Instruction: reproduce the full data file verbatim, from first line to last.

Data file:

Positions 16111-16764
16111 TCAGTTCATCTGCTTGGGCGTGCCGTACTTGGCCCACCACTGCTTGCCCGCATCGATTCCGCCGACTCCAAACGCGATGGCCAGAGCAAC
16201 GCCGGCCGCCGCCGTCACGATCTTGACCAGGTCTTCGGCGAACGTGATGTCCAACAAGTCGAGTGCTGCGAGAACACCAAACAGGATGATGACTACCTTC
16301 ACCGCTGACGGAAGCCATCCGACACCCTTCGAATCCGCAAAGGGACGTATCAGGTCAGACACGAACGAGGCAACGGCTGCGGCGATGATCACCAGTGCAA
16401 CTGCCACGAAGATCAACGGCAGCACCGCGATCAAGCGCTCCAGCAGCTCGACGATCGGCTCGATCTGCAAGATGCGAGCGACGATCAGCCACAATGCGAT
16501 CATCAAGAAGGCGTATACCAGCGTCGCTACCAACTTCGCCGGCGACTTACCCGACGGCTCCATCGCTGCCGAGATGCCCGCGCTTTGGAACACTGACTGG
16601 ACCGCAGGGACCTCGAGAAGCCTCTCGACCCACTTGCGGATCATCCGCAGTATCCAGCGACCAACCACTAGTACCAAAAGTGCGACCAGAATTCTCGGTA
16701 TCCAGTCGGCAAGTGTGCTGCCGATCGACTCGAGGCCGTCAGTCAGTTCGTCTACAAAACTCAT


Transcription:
Positions 16111-16764
16111 TCAGTTCATCTGCTTGGGCGTGCCGTACTTGGCCCACCACTGCTTGCCCGCATCGATTCCGCCGACTCCAAACGCGATGGCCAGAGCAAC
16201 GCCGGCCGCCGCCGTCACGATCTTGACCAGGTCTTCGGCGAACGTGATGTCCAACAAGTCGAGTGCTGCGAGAACACCAAACAGGATGATGACTACCTTC
16301 ACCGCTGACGGAAGCCATCCGACACCCTTCGAATCCGCAAAGGGACGTATCAGGTCAGACACGAACGAGGCAACGGCTGCGGCGATGATCACCAGTGCAA
16401 CTGCCACGAAGATCAACGGCAGCACCGCGATCAAGCGCTCCAGCAGCTCGACGATCGGCTCGATCTGCAAGATGCGAGCGACGATCAGCCACAATGCGAT
16501 CATCAAGAAGGCGTATACCAGCGTCGCTACCAACTTCGCCGGCGACTTACCCGACGGCTCCATCGCTGCCGAGATGCCCGCGCTTTGGAACACTGACTGG
16601 ACCGCAGGGACCTCGAGAAGCCTCTCGACCCACTTGCGGATCATCCGCAGTATCCAGCGACCAACCACTAGTACCAAAAGTGCGACCAGAATTCTCGGTA
16701 TCCAGTCGGCAAGTGTGCTGCCGATCGACTCGAGGCCGTCAGTCAGTTCGTCTACAAAACTCAT